6. Like begets like. I first learned of this truth in freshman biology. Similar or “like” animals, bacteria, protozoa, or whatever tend to like similar beings. Further, two similar genes produce similar traits. This was echoed in inorganic chemistry, physics, and later in medicine. Because I was busy being a musician in college, I probably misunderstood all of the science and distilled it into a life philosophy. I took it to mean that if I hung out with people I wanted to be more like, I would become more like them. I discovered that cool musicians, artists, philosophers, scientists, and successful people tended to run in social circles with equally, or more so, successful and talented people.

When I started my practice, I sought out the most successful people I could find—and that would have me—in my area. The most obvious reflection of this belief in my life is that I’m married to a woman who is much better looking and more articulate, intelligent, empathetic, and incredible than I could ever hope to be. I married up—way, way up. And it’s stuck since I first risked failure by asking her out in 1986. I attribute it to the belief that I wanted, and still want, to be more like my amazing wife.

Are the people you spend time with making you better? If not, why not? Do you want to occupy your life with people that make you feel worse, unhealthier, unhappier, and aren’t exposing you to new challenges, thoughts, and helping you improve yourself? This is a simple choice for adults. Start by introducing yourself to people you want to be more like. Make friends with people who can help you change your life. I’m so thankful my wife hasn’t figured out what a goof I really am.

7. Be thankful. Gratitude is one of the principal reasons I’m so darn happy all the time. I can’t believe how great my life is. I live in a free country, I get to pursue my childhood dream, I have great friends and colleagues, I have two amazing children, and my wife loves me deeply—despite all my shortcomings. Plus she’s an unbelievable cook. I’m so thankful for all I have. And I’m conscious of this constantly. Gratitude is on a constant loop in my mind. I’m thankful my car just started. I’m thankful I have a car. I’m thankful for the parking space. I'm thankful for fresh, nourishing foods at my grocer. I'm thankful I have resources and opportunities to sustain my mind, body, and spirit. On and on it goes, never ceasing. I’m not joking. This constant state of thankfulness isn’t a neurosis—it’s a healthy reminder. I'm lucky. I'm privileged. I'm grateful.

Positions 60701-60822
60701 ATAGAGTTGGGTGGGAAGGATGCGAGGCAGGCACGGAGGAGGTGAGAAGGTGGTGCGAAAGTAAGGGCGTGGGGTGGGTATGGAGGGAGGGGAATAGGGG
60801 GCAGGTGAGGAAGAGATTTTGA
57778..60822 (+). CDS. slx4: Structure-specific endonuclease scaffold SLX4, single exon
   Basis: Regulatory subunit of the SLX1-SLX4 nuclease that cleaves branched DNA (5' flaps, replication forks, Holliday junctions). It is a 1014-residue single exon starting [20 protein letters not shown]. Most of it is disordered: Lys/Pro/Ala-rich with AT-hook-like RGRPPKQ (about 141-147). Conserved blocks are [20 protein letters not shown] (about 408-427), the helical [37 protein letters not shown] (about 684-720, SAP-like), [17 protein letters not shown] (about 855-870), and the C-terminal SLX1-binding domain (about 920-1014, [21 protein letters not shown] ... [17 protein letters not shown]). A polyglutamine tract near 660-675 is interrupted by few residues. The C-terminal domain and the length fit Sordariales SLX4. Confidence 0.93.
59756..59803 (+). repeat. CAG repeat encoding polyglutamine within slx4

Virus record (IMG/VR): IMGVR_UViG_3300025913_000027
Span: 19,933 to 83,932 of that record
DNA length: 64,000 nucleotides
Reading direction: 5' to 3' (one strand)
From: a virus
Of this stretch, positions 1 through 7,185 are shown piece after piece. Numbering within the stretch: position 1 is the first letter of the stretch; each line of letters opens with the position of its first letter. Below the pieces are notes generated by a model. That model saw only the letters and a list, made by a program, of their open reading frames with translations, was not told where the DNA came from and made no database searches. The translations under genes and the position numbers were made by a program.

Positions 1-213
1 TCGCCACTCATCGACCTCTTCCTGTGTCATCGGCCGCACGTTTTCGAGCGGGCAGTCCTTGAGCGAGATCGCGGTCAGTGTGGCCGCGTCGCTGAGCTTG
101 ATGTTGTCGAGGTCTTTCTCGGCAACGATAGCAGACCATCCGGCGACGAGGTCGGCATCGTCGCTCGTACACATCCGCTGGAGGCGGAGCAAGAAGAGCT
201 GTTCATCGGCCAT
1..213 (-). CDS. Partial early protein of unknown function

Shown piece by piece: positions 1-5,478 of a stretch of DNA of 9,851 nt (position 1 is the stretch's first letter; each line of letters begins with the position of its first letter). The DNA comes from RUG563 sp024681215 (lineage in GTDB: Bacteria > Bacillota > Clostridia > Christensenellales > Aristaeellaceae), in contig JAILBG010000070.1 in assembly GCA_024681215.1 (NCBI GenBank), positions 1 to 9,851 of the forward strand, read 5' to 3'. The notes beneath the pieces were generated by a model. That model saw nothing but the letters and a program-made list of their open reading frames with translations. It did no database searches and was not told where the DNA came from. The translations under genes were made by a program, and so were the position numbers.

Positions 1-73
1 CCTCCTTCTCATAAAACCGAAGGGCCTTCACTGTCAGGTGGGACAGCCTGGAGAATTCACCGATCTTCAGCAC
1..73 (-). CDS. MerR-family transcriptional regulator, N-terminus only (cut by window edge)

You can choose to be grateful for what you have, no matter how small or insignificant it may seem, or you can choose to complain about what you don’t have. The happiest people I know focus on what they have, the skills they possess, and the opportunities for future growth instead of all the garbage that can sink even the most buoyant spirit. They ignore what they don’t have and focus on ways to get it, if whatever they’re lacking is deemed worthwhile and beneficial. Be thankful you have the choice.

A lesson from real surfing

I just told you about seven basic steps for learning to ride life’s neck-snapping waves. Now what about riding real waves? How does that relate to the trials we face in life?

One thing I love about surfing is the opportunity to harness the most powerful energy in nature. When you get it right, you share an intimacy with nature that’s unrivaled. The stoke, flow state, and euphoria you feel after stepping off a powerful wave are largely indescribable.

I’ve also learned some of my most valuable lessons from my wipeouts. As a large set wave looms on the horizon, I'm filled with elation and anxiety, thrill and fear. The biggest wave of the set is coming and I don’t know fully what to expect, only I’d better get ready. I paddle madly, feel the surge beneath my board and pop up, every muscle and neuron firing to keep me upright, in control, and in sync with this massive force.

Suddenly I slip, the wave bucks, or the wind shifts and complete chaos ensues. I fall—out of control and suddenly realizing this is no pleasure cruise. Thousands of pounds of brute force meet brittle bones and thin skin. My exposed face smacks the trough of the wave so hard I see stars. The invisible hand of the wave pushes me down into the darkness below. I plummet so deeply what little air I managed to suck in is squeezed out of my lungs. I reflexively suck back stinging salt water. And then I have a choice—fight or flight, tense or relax, maybe live or die.

In that moment I realize it’s not the wave that poses the problem—it’s me. So I relax, take my bearings, and stroke for the surface. Once I break free of the wave’s grip, here comes another, threatening to drown me all over again; another choice and another, until at last the set has passed.

I know from experience that eventually a lull will creep in if I just stay focused, keep my cool, and use my abilities. I’ve been in some pretty sketchy situations over the years, some I wish I could forget. But I love the challenge, love the feeling, and ultimately love the lessons I learn about myself. I’m grateful for every wave. Surf’s up. See you on the water.